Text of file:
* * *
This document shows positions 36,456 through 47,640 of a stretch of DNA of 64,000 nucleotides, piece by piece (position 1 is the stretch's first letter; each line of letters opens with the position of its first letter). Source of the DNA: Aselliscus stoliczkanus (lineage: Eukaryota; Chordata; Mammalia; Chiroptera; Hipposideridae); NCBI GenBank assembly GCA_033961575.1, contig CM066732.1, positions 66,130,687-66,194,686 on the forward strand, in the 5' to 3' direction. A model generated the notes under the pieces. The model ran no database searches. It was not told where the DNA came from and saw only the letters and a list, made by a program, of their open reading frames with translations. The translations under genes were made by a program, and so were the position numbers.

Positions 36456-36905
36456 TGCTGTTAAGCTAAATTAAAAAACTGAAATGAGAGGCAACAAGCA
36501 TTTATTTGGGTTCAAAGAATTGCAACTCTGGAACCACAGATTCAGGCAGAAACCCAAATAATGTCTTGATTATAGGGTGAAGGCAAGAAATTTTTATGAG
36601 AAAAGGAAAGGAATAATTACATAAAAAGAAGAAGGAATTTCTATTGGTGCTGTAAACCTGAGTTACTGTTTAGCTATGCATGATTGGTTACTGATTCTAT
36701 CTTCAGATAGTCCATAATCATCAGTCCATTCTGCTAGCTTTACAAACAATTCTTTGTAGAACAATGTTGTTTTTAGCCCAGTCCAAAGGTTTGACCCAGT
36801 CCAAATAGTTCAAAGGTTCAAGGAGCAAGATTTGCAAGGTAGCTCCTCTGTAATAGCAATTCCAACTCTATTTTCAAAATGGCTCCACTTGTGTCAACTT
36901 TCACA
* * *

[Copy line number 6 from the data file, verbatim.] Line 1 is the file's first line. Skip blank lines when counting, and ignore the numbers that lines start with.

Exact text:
36701 CTTCAGATAGTCCATAATCATCAGTCCATTCTGCTAGCTTTACAAACAATTCTTTGTAGAACAATGTTGTTTTTAGCCCAGTCCAAAGGTTTGACCCAGT